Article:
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The star who never changed


SHE was tall, incredibly lean, and shy, oh so shy, when I first spotted Rachael Sporn away from the comfort of a basketball court.

It was in the city mall and she was buying a juice of some description as I sipped on my coffee, recognising her.

I was going to get up and say “Hi”, but she looked so self-conscious and every bit the kid from Murrayville in Victoria, I figured it only would startle her.

“Who’s that you’re looking at?” one of my colleagues, Geoff Stephenson, asked as I nodded in Sporny’s direction before she disappeared.

“That’s a new kid playing for West Adelaide. She’s one of the most talented players I’ve seen,” I told him. “Her name is Rachael Sporn. Got a feeling we’re all going to know her name soon enough.”

And soon enough, we all did.

Recruited by West Adelaide Bearcats coach Ted Powell, the man responsible for initiating the founding of the WNBL, and his forever loyal “man-servant” Ray Warren, Sporn was raw but ready.

Like a sponge, she seemed to soak up information, to learn and grow as a player every week, in front of your eyes.

Only a few years after arriving, she won her first Halls Medal with the Bearcats as South Australia’s fairest and most brilliant player, and rarely was the annual award’s description more fitting.

She collected a second one in 1993 at West Adelaide, in between spending a short stint with North Adelaide Rockets, steering them to the 1990 WNBL Championship and 1991 Australian Club Championship.

Elevating her game still further, “Sporny” won back-to-back MVP awards in the WNBL, the first one in 1996, a decade after her 1986 debut.

Adelaide’s most successful WNBL superstar, Sporn additionally was honoured by the league in 2014 with its annual Grand Final Most Valuable Player award-winner receiving a medal named after her.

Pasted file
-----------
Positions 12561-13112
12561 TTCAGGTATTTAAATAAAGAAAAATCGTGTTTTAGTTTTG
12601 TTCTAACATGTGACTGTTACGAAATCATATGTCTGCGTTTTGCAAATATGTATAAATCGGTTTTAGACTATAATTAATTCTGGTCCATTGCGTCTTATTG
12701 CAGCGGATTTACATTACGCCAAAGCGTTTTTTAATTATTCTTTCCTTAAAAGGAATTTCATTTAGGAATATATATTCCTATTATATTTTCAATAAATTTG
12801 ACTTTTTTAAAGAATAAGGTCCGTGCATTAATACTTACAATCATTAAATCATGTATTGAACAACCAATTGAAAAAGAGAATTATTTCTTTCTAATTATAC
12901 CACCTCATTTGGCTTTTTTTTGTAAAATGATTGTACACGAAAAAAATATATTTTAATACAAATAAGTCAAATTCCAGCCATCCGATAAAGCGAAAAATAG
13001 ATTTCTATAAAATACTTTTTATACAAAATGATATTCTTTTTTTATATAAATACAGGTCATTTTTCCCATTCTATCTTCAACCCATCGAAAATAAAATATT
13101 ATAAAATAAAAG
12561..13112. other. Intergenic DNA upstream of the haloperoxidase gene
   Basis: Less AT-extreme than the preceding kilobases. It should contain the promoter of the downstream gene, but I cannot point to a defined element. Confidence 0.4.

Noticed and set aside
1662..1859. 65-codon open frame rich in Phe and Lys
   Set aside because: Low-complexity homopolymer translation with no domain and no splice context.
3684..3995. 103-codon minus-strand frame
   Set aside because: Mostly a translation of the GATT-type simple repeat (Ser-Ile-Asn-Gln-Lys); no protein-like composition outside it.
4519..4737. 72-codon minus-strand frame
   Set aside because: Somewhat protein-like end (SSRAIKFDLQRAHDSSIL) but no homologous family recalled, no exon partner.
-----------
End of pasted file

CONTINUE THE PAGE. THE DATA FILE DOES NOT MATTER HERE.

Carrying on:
Kind of fitting for a five-time WNBL champion, Sporn synonymous with Adelaide Lightning and its 1994-95-96-98 title runs, her #14 uniform the only one retired by the club. (As it is by West Adelaide).

She also was at the Lightning’s helm as captain in 1997 and 2000 when Adelaide fell in the Grand Final to Sydney Flames and Canberra Capitals respectively.

A dual Grand Final MVP - before it was the Rachael Sporn Medal – and seven-time All Star Five selection, she only recently was pipped by Jessica Bibby for all-time WNBL games played while retaining the league records for all-time points and rebounds.

Her phenomenal 27-rebound haul in one game remains the WNBL's single-match record.

And that’s just her WNBL record, glossing over her WNBA career at Detroit Shock, before recalling she represented Australia at three Olympic Games (1996, 2000 and 2004) and three FIBA World Championships (1990, 1994 and 1998) before her induction in 2007 into the Basketball Australia Hall of Fame.

In 2012 and eight years after hanging up her boots, Sporn was inducted in her own right into the SA Sporting Hall of Fame, having already been inducted as a member of Adelaide Lightning’s superb 1994-95-96 triple-champion.

"I was inducted with the Lightning team in the first year so I'm feeling very spoilt, truthfully," Sporn said at the time. "I am realising the enormity of it and feel very blessed."

Actually, we were the ones who were blessed, blessed to watch such a genuine and sincere person lead a group of athletes bringing the Opals into the spotlight of Australia's mainstream consciousness.

Her humble, affable personality engendered great loyalty and support, Sporn wearing the Opals’ green ‘n’ gold in 304 international games and winning the 1993 Maher Medal as Australia’s International Player of the Year.

Further honoured in 2015 with the Medal of the Order of Australia, Sporn clearly is a very special human being.

Apart from being one of my all-time favourite interviews due to her candour, humour and always good-natured and well-conceived responses, Rachael is one of those unique individuals who made my lifetime of being in sports a lifetime to cherish.

She always made your day better. Since my first conversation with her when she was still a shy teenager, to the most recent I had with a confident successful career woman, loving wife and doting mother, she hasn't really changed. Quick to smile, quick to lighten a room.

Rachael Sporn turned 50 on Saturday, figuratively hitting the century-shot from halfcourt! Grateful to know her, privileged to have chronicled much of her career, I can only wish her another 50 of similar success.

May 29

Content, unless otherwise indicated, is © copyright Boti Nagy.